TMDLs, or total maximum daily loads, are calculations of the most of a pollutant that a water body can receive and still be safe and healthy, meeting Georgia water quality standards.
TMDL policies' effectiveness in improving water quality has been the topic of debate over recent years. TMDLs are just one of many processes or practices that can improve water quality in Georgia.
Improving Water Quality
People who attend the summit will hear from state regulators, researchers and volunteer organizations about the principles behind TMDLs and their effectiveness on improving water quality in South Georgia rivers.
Local, state and federal legislators have been invited to learn about the region's water issues and how they can help plan the future of the watershed.
Dan Thomas, who chairs the Upper Suwannee River Watershed Initiative, said addressing the issue of TMDLs is way overdue. "Implementation plans to meet TMDL goals could significantly impact land-management practices and alternatives within the Upper Suwannee basin," he said.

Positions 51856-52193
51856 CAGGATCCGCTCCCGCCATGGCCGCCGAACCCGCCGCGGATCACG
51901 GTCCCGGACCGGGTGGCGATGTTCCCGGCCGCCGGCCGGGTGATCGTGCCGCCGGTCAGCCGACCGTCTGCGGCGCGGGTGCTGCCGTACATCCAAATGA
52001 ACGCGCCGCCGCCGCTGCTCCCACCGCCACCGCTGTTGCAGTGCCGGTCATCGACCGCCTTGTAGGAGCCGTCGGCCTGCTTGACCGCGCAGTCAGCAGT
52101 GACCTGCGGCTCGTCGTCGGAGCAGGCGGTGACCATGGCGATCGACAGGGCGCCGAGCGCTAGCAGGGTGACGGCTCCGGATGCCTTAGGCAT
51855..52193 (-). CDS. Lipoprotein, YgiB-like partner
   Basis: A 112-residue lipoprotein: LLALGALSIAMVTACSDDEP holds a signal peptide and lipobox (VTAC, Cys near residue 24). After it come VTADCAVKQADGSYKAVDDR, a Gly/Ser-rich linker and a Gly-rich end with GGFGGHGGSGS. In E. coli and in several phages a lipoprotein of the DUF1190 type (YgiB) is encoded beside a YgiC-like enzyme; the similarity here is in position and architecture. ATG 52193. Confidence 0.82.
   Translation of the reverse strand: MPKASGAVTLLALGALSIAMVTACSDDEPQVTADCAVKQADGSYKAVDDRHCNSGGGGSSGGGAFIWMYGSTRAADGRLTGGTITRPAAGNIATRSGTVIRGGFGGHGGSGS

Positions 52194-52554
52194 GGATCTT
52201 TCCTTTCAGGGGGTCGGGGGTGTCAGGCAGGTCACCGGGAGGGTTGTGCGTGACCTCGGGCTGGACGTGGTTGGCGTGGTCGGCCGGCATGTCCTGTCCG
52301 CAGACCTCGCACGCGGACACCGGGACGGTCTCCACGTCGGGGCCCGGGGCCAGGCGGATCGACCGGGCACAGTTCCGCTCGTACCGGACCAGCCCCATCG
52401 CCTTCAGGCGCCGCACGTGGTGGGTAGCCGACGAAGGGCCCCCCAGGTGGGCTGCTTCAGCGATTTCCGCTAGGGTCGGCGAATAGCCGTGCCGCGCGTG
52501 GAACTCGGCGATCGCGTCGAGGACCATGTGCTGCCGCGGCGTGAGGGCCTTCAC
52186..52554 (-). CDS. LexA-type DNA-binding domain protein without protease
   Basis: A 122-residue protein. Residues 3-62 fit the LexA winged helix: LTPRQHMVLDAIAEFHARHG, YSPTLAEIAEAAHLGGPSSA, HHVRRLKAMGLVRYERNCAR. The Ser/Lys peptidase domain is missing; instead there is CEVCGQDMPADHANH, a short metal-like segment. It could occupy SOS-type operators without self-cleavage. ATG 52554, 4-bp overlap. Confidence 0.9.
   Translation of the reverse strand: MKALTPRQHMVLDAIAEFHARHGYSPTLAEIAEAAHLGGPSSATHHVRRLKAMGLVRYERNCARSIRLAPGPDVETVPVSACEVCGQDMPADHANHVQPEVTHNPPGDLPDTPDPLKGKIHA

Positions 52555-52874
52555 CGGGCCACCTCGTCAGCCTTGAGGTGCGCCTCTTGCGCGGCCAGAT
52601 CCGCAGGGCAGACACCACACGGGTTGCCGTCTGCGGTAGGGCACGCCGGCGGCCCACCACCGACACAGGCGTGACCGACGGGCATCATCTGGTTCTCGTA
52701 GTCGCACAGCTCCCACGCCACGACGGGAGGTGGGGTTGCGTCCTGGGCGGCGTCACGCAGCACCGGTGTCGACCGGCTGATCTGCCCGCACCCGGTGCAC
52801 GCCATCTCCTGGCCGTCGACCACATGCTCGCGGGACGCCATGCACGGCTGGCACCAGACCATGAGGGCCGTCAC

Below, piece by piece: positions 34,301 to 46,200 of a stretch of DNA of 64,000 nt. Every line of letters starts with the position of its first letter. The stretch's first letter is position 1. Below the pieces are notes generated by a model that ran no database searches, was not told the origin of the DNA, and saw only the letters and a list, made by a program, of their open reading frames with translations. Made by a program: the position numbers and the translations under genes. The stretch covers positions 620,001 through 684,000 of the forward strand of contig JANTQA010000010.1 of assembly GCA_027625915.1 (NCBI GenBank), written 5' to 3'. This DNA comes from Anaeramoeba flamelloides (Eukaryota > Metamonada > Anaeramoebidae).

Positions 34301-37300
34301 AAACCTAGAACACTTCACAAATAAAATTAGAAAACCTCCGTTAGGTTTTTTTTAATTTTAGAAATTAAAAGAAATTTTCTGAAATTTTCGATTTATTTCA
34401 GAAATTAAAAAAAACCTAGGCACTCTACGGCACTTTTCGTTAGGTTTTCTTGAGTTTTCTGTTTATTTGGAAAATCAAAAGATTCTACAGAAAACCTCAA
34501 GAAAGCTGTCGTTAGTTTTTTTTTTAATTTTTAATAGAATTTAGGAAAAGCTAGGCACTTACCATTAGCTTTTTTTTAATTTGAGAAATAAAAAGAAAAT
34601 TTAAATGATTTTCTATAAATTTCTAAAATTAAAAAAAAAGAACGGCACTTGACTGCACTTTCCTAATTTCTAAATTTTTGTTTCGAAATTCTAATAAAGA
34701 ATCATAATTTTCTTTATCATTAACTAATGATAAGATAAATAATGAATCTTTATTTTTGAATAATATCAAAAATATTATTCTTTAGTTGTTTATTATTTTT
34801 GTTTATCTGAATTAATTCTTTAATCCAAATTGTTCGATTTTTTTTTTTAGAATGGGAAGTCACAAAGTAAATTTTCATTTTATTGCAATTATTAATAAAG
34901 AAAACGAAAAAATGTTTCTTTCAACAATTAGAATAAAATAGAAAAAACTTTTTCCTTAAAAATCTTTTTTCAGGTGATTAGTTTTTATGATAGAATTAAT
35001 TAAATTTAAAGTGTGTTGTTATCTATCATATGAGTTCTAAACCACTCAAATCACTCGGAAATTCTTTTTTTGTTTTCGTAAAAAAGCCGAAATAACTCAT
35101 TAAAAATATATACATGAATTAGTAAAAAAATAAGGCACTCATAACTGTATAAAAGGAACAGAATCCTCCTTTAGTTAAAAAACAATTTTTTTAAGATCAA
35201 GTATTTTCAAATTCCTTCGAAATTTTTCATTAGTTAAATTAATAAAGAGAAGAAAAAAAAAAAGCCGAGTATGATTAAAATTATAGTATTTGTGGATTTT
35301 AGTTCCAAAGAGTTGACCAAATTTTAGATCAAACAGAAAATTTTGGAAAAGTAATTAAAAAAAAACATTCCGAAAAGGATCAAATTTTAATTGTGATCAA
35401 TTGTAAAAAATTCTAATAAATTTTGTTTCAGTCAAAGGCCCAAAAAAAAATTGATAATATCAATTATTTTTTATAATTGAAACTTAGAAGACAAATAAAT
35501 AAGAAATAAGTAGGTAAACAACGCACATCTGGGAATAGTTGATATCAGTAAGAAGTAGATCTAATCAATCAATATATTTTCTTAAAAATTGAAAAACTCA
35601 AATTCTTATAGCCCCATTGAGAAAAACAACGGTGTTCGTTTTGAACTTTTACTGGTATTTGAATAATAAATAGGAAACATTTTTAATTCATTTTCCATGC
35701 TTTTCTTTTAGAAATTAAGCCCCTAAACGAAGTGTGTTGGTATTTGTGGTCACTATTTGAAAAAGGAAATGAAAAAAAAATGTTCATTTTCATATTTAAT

Vital to Gulf of Mexico
The USR watershed is the area drained by the Alapaha, Withlacoochee, Little and Suwannee rivers. The first three come together to form the Suwannee, which winds through Florida to the Gulf of Mexico.
The watershed is vital to the Southeastern ecology. Because it has no impoundments large enough to alter the natural river flows, it is the largest free-flowing water source flowing into the Gulf.
Registration for the summit begins at 8 a.m. at the Tifton Rural Development Center. The presentations start at 9. The program will end at 4 p.m.
The $15 fee ($25 after Dec. 1) covers lunch and refreshment breaks. To sign up or get more information, call (229) 386-3914.
Exhibitors interested in the USRW will provide displays and have information on their activities related to water quality.